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Sh3,500 that built thriving tech company

Data Comm Systems and Solution director Solomon Gachugu. [Harun Wathari, Standard]

Of all his career choices, technology appeared at the bottom. Solomon Gachugu had never owned or even interacted with a computer. His goal in life was to be an accountant.

But things turned out different. 

The 40-year-old started Data Comm Systems and Solution, a multi-million company in Nakuru County, which provides internet and computer services to clients across Kenya. 

Enterprise found Gachugu at his business along Nakuru’s Kenyatta Avenue, designing back code stickers for a flower farm in Naivasha. He took us through the process as he demonstrated his passion for technology.

How it all began

“I started the company because Information Technology (IT) was new in the market back then in 2005. I saw the need to venture and align myself in the niche as a way of giving solutions to people’s problems. We are a Jack of all trades when it comes to technology, I believe we are the best,” he said.

Gachugu started his business with Sh3,500 after quitting his job. He was paid Sh3,000 a month in 2004 as a cybercafé administrator and he ventured into the computer business on his own.

The soft-spoken Gachugu never imagined that the enthusiasm and hard work would see him expand his business and create job opportunities for many locals.  

“If you had asked me years ago if one day I would employ people, I would laugh. But now I’m happy that I have given the youth an opportunity to work in a safe environment and contribute to building the economy of the country,” he said.

Growing up and career path

Growing up in Nyandarua County was tough for Gachugu, his mother worked tirelessly to place food on the table for their family. After completing his A-levels in 2000, he joined KCA University, Kisumu, to study accounting but failed to finish the course, owing to post-election skirmishes. He was forced to return to Nyandarua.

He enrolled for computer packages at Tracom College in Nakuru. However, the school’s principal persuaded him to instead study a computer engineering course. He had no knowledge of the course but accepted the challenge.

“I loved accounting and had really tried to enrol for the course but I was smitten by computers. Technology has made everything easy, possible and more exciting when problem-solving,” he said.

After finishing his studies, he tarmacked and finally got a job as a cybercafé administrator where he worked for six months. He quit the job to venture on his own as a computer technician and also work on the maintenance of printing machines. 

“I paid Sh3,500 as rent for a room where I’d operate from. I then walked shop by shop convincing clients to let me service their computers,” he recalled.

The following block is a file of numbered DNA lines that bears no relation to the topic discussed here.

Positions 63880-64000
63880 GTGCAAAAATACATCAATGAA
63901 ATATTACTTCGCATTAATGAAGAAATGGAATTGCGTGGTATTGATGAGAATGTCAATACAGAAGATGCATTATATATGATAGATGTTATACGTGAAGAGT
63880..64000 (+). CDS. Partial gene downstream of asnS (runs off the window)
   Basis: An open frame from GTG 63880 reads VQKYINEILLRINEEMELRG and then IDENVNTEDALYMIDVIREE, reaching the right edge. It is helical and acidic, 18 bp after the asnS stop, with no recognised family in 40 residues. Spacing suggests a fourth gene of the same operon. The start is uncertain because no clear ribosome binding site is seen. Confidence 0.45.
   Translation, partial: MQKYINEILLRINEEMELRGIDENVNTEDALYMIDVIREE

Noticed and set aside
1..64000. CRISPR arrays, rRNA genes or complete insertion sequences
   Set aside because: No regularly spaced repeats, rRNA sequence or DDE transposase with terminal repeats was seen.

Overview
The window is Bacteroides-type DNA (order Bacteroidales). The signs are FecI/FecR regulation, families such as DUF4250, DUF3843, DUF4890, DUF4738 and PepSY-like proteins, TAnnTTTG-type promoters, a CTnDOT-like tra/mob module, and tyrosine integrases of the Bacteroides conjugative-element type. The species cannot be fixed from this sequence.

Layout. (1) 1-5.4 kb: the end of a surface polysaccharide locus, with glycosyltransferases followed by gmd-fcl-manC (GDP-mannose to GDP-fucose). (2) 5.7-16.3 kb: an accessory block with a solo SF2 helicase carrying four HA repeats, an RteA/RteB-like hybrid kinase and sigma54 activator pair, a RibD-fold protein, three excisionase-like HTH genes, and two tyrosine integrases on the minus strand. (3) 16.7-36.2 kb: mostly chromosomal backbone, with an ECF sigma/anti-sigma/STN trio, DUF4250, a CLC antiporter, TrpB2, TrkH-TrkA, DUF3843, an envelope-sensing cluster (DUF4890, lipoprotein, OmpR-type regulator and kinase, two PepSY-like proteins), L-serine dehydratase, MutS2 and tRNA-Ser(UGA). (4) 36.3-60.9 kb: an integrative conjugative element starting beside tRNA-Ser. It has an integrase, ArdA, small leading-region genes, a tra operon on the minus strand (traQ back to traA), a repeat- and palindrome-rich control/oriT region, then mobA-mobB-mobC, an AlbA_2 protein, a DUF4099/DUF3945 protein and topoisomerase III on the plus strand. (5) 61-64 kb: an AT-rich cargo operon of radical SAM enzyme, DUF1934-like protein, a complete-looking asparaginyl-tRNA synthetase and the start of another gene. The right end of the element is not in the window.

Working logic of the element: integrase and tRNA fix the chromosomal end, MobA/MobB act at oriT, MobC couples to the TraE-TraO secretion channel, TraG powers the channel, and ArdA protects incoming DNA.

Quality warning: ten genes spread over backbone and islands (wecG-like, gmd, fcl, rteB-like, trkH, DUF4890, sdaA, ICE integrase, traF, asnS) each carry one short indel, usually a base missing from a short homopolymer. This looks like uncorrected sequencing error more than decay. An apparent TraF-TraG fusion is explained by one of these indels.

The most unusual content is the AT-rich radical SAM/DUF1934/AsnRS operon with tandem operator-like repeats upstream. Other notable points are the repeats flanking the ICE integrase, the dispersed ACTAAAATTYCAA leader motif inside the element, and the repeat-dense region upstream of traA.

At 23 years old, he faced his fears; capital was a challenge and winning customers’ trust was a tough task, but he pressed on with the agenda of making the business survive.

Now, his business operates as a one-stop retail shop where customers can get all the products and services at a go.

The dynamism in the tech industry made him learn new challenges online and remain relevant to the evolving industry.

Gachugu is certified by global tech giants such as Huawei, Dell, HP, and Microsoft, among other companies.

Diversification

He is always up for a challenge and has also enrolled in a number of institutions to remain relevant in the market.

“Three years ago, I was called by a school in Kilimanjaro to fix their computer systems and network, only to notice that their water pump was leaking. I came back to Nakuru and did a short course on water pumping and ground falls with a company in the UK and got certified after three months. I went back to the client and fixed the problem,” said Gachugu.

His business, he said, has grown with time since they focus on numerous clients, ranging from schools, firms, hospitals, government institutions, to individuals, attributing it to research and adapting to new trends in the market.

Research has helped the company to grow by anticipating customer needs.

“Our clients are diverse and have different needs depending on their specialisation and the company addresses them differently, which has earned us trust and referrals,” he said.

Gachugu has two other businesses; namely, Data Waves Network, which provides data solutions, and Bogoria Online Stores, which sells computers, printers, laptops, cameras, surveillance cameras and other products online.

He owns about six internet masts erected in three counties, which help in providing fast internet to schools, companies, hospitals, and churches.

Gachugu’s memorable moment was when he was given two Samsung TV sets in 2012 for being the best in East Africa when it comes to virus protection and installation.

“I wish I had the knowledge I have now 10 years ago, I would have been the best seller and trainer in Africa. For now, I train students on attachment and offer advice to some companies on technology.”

“In the next five years, I would like to own a fibre company that operates countrywide. I have done a short course on cyber-crime offered by Michigan University,” he explained his vision.

Gachugu advises youth to diversify their minds and kill the mentality that there is no employment, yet they can become self-employed given that the country is developing.